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Locatelli Piera, Not Pietro!

Pettinato, Guido, MD

The American Journal of Dermatopathology: May 2019 - Volume 41 - Issue 5 - p 394–396
doi: 10.1097/DAD.0000000000001126
Letters to the Editor

Department of Advanced Biomedical Sciences, University of Naples, Naples, Italy

The author declares no conflicts of interest.

To the Editor:

Recently, I had the opportunity to read an article written 25 years ago in AJDP by Dr. Ortiz-Hidalgo entitled “Pathology and Mythology.”1

In this article, the author explored the origin of medical terms that we use in pathology and the relations with the ancient Greek mythology. In particular, he describes lesions as syringomas, the eccrine sweat duct tumor derived from the syringium, related to the Arcadian nymph; the Delphian node, a prelaryngeal lymph node having a prognostic significance in thyroid or laryngeal cancer, related to the oracle of Delphi that foretold the future; the hermaphroditism due to an embryonal maldifferentiation of the gonads, related to Hermaphroditus, the son of Hermes and Aphrodite; and the Triton tumor, a malignant peripheral nerve sheath tumor with rhabdomyomatous differentiation related to Triton, a god of the sea who was half-man and half-fish.

About the last example, in a supplemental letter to the Editor in the same issue, Dr Woodruff explained the origin of the term “Triton” tumor, born from a correspondence in 1968 between the Dr William Millet and Dr Foote, then chairman of the Pathology Department at Memorial Sloan Kettering Cancer Center in New York City, about a case of a peripheral sheath tumor with rhabdomyoblastic differentiation.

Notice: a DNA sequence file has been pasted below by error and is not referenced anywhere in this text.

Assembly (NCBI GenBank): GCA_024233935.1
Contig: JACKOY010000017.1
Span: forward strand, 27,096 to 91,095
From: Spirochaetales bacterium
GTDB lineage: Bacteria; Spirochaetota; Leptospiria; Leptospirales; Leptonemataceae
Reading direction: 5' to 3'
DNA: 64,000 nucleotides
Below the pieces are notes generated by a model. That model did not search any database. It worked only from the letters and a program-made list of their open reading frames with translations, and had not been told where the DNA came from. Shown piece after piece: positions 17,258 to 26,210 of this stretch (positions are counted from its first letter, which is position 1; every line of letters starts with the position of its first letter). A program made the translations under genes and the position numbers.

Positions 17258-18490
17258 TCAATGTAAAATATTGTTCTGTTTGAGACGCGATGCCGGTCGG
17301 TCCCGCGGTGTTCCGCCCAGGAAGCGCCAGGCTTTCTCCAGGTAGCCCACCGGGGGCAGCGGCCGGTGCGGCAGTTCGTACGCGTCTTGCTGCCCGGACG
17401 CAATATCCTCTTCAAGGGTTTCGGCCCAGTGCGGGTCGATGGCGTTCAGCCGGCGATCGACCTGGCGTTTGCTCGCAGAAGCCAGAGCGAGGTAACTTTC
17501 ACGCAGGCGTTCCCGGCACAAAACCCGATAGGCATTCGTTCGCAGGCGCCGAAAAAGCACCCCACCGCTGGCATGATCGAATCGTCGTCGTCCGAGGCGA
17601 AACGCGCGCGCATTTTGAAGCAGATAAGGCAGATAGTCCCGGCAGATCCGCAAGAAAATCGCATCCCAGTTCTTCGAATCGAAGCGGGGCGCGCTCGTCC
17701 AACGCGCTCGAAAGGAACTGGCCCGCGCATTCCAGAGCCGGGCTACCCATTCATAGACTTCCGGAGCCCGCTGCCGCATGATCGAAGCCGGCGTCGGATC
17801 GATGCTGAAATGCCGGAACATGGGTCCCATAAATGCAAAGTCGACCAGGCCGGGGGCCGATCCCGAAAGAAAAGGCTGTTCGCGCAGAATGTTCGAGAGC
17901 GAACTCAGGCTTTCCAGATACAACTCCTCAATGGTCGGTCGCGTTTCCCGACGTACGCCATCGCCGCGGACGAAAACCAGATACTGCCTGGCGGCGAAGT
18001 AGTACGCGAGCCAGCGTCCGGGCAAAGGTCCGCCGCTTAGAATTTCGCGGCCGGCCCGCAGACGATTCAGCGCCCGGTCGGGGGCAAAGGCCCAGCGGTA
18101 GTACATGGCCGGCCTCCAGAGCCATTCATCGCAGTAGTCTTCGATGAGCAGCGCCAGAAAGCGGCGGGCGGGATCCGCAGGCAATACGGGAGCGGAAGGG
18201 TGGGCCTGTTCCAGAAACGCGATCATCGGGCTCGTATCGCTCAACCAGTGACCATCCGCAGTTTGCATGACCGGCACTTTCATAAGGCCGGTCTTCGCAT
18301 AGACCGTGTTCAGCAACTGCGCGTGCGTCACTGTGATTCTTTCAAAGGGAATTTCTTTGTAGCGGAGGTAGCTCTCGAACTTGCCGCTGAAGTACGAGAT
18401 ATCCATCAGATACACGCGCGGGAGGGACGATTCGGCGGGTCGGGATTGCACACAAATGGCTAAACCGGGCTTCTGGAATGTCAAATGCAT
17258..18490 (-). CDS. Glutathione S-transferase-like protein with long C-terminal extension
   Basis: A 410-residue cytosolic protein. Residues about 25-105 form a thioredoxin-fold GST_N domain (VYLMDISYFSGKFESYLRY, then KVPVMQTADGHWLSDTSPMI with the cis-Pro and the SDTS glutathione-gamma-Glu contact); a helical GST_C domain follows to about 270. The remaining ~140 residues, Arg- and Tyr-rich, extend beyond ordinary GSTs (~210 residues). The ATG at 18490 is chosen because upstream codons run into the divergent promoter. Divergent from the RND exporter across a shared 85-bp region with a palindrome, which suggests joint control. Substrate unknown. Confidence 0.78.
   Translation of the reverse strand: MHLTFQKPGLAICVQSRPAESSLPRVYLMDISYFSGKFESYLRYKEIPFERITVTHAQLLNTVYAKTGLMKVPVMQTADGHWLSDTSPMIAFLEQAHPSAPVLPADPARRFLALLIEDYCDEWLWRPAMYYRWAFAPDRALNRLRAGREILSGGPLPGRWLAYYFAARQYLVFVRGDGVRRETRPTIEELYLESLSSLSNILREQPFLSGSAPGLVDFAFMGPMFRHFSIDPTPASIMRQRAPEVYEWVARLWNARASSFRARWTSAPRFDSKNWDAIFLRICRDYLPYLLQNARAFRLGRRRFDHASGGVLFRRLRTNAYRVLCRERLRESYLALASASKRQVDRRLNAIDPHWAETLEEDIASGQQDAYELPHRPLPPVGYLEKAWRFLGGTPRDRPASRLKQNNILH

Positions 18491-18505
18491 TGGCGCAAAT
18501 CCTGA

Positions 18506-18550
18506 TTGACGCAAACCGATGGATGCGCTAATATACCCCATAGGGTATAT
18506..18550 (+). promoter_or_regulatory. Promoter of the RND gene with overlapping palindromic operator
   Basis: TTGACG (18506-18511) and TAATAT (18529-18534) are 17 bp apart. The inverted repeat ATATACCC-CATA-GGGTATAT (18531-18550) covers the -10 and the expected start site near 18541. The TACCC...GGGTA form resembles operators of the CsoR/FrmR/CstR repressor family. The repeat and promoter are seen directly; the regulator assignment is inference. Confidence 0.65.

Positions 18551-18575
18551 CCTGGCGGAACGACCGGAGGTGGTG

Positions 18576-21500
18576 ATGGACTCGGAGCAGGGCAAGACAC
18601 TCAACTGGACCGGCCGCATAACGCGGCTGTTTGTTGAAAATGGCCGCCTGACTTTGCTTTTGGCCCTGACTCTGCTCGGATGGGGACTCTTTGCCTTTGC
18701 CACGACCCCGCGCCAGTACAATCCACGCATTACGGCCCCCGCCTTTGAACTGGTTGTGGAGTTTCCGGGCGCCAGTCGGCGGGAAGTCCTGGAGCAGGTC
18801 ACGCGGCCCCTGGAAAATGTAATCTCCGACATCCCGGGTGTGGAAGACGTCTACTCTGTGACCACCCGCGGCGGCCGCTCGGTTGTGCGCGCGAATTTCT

The original description of this lesion was made by Pierre Masson in 1932 while describing neuromas in von Recklinghausen disease.2,3 In these articles, Masson never used the term “Triton” tumor, but he cited the experiments of Locatelli P., an Italian researcher, on limb regeneration in Tritons (salamanders of the genus Triturus).4–6 In his correspondence with Dr Foote, Dr Millet, referring to the studies of Locatelli P., called the lesion with the abbreviated term of “Triton” tumor. Finally, Woodruff et al7 introduced the term “Triton” tumor to the medical community in 1973.